The FAFSA is a Free Application for Federal Student Aid. The FAFSA will determine the amount of aid and what type of aid you will receive for your cost of attendance for the school(s) you are applying for. You can access this application online at www.fafsa.ed.gov. If you would like a paper FAFSA, you can download a PDF FAFSA or order a paper FAFSA. This application, again, is FREE. If you are on a website that is asking you for money you are on the wrong website. Ask the financial aid office at your college or career school if you can file it there. Some schools will use special software to submit your FAFSA for you.
Even if you don’t think you will qualify for aid it is always a good idea to fill out the FAFSA, given that you meet the eligibility criteria. Regardless of income, most families are eligible for multiple types of aid, such as federal loans (Stafford and PLUS), and students are frequently surprised by the amount of aid for which they qualify. Filing is free, and unless you apply, you'll never know how much assistance you may be eligible to receive. It is always smart to take the appropriate steps when it comes to paying for your education. Regardless of what you or your parents might make, the FAFSA should be filled out every year.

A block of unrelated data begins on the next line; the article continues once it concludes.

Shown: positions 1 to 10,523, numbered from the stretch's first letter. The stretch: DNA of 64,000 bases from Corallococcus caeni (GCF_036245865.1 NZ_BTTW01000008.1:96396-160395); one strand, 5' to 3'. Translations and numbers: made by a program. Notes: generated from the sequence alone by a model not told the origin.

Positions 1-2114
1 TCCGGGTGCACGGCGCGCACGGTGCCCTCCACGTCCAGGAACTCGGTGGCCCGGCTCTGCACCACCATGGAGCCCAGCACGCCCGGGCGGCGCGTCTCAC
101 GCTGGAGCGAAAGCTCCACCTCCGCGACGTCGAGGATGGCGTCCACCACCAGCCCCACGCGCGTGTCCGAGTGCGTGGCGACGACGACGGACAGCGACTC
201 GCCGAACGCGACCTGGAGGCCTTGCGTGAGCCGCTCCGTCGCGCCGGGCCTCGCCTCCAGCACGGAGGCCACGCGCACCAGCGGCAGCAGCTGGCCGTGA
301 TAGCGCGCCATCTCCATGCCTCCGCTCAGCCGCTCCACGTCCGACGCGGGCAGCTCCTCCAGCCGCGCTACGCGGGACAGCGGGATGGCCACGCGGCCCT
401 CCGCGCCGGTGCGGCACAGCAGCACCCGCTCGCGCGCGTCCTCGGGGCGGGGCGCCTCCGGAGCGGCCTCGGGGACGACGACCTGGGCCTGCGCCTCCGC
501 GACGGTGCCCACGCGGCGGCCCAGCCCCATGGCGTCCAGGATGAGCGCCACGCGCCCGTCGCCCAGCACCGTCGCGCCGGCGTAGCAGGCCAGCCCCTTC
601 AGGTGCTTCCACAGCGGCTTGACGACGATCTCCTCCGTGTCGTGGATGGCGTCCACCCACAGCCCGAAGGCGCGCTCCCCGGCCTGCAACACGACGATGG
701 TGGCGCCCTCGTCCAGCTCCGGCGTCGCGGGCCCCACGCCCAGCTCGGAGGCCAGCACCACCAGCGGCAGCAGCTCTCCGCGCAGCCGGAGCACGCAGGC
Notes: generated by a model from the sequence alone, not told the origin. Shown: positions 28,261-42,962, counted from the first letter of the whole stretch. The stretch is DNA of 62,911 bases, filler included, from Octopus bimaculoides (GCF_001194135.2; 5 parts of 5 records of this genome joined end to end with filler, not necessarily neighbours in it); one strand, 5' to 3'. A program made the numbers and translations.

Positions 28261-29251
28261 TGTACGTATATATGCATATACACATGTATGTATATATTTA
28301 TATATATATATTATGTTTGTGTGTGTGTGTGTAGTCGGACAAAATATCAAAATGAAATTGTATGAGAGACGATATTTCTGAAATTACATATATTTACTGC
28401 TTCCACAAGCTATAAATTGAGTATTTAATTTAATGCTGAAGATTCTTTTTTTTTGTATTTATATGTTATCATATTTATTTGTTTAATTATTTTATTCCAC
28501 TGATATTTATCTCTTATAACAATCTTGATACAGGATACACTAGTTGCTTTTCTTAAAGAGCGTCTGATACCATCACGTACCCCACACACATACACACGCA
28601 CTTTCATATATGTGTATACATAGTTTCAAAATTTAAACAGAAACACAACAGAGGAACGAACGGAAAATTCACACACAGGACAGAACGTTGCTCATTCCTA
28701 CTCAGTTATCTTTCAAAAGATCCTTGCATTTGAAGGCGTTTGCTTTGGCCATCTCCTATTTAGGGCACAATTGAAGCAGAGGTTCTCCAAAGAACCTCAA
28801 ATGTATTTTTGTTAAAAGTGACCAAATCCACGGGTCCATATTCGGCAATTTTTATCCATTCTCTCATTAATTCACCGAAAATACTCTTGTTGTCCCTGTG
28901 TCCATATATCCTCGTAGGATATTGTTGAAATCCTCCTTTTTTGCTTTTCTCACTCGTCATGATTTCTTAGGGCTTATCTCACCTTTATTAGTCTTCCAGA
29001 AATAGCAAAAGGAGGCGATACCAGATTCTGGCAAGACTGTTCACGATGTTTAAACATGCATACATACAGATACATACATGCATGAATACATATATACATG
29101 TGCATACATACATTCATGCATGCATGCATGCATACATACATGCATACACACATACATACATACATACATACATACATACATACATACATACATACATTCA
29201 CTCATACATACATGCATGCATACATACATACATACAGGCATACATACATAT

The FAFSA becomes available in early January each year, and there are different deadlines for different programs.
|Federal student aid||For the 2014–15 year, online applications must be submitted by midnight Central Time, June 30, 2015. Any corrections or updates must be submitted by midnight Central Time, September 19, 2015.|
|State student aid||You can find state deadlines at www.fafsa.gov.|
|College or career school aid||Check the school’s website or contact its financial aid office. School deadlines are usually early in the year (often in February or March).|